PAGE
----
When a patient walked into the clinic complaining of mild headaches and blurred vision, Dr. Campbell conducted the same complete vision and eye health exam that he would with any other patient. However, the exam revealed an irregularity, which concerned Dr. Campbell enough to refer the patient for a full CT scan the very next day.
That scan confirmed what the doctor had originally suspected: the patient had a benign brain tumour. Treatment was swift and less than two weeks after the original appointment with his optometrist, the patient underwent surgery to have the tumour removed. Three days later, he was released from hospital.
The story demonstrates the importance of regular comprehensive eye exams for people of all ages.
“The eyes are connected to so many other systems in the human body,” says Dr. Campbell. “A number of serious and potentially fatal health conditions can be detected through a comprehensive eye exam.”
A brain tumour is just one example of what an optometrist might detect. An eye exam can also identify unusual structures within the eye and unusual growths, including a rare form of cancer called ocular melanoma. This cancer develops within the cells that make pigmentation in the eye and can be life threatening if it spreads to other parts of the body.
Skin cancer might also be detected through an examination, as lesions can show up on the eyelid and possibly spread to the brain through the eye. In fact, the eye and its surrounding tissues are among the most common areas of the body where skin cancer is first diagnosed.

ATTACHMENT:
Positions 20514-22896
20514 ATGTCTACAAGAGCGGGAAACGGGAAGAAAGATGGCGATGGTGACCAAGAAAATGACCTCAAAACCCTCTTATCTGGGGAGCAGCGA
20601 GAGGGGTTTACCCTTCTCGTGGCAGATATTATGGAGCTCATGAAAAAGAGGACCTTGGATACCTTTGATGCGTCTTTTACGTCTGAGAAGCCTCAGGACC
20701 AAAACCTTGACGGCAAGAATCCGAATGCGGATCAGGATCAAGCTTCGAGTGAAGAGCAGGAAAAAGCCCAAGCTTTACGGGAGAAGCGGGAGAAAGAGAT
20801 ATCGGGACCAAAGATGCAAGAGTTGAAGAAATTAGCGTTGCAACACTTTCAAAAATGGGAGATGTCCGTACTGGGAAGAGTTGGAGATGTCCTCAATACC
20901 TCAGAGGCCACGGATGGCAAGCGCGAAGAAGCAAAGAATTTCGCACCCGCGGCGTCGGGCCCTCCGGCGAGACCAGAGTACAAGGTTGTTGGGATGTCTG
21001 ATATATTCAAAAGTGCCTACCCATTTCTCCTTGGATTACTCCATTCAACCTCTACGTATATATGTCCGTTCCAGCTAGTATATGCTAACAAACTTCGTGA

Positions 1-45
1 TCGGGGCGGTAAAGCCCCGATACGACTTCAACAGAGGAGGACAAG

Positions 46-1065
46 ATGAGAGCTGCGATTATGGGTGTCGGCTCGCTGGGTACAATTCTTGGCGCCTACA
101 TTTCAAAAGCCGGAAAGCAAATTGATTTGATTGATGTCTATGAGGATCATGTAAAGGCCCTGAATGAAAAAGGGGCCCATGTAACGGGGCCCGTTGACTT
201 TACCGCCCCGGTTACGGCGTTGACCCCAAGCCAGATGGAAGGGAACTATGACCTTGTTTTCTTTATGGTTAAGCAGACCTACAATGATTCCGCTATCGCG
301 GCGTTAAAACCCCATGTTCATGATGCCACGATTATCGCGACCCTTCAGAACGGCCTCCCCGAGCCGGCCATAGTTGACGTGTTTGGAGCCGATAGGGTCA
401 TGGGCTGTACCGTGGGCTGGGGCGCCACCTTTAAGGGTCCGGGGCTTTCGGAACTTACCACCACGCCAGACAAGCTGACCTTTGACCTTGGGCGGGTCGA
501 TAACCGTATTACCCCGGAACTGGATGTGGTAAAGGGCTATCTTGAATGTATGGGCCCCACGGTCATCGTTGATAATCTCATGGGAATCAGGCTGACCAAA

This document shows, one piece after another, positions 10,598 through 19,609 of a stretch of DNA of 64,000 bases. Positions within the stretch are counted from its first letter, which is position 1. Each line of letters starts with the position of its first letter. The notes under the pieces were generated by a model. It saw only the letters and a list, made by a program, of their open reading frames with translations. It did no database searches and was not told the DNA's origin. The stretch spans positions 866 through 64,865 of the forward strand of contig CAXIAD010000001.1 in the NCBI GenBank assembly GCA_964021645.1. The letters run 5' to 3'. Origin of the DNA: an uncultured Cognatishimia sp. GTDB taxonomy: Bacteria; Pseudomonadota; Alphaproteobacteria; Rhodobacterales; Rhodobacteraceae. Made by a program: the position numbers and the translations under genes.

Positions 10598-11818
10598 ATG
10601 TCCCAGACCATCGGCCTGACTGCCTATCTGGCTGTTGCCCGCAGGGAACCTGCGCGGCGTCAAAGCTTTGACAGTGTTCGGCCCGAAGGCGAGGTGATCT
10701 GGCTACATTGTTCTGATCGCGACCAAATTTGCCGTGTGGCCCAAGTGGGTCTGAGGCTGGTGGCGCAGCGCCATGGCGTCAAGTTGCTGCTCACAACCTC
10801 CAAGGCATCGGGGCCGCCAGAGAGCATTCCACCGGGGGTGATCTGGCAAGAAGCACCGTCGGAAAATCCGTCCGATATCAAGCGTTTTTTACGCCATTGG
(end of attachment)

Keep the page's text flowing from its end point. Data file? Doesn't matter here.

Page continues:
Optometrists also detect hypertension, a leading cause of a heart attack, stroke and chronic heart failure, by looking at the blood vessels in the retina at the back of the eye. The same is the case for diabetes, which can cause a condition in the eyes called diabetic retinopathy. Early detection of diabetic retinopathy is essential to avoiding serious damage to the eye and potential blindness.
“It is easy for people to say to themselves 'My sight is fine, what's the point of getting my eyes checked?'” Dr. Campbell points out. “But certain conditions might not have side effects right away, and catching these conditions early might be the difference between life and death.”
The doctor recommends that people between the ages of 20 and 65 see an optometrist every one to two years – and seniors, children and young adults should do so annually.
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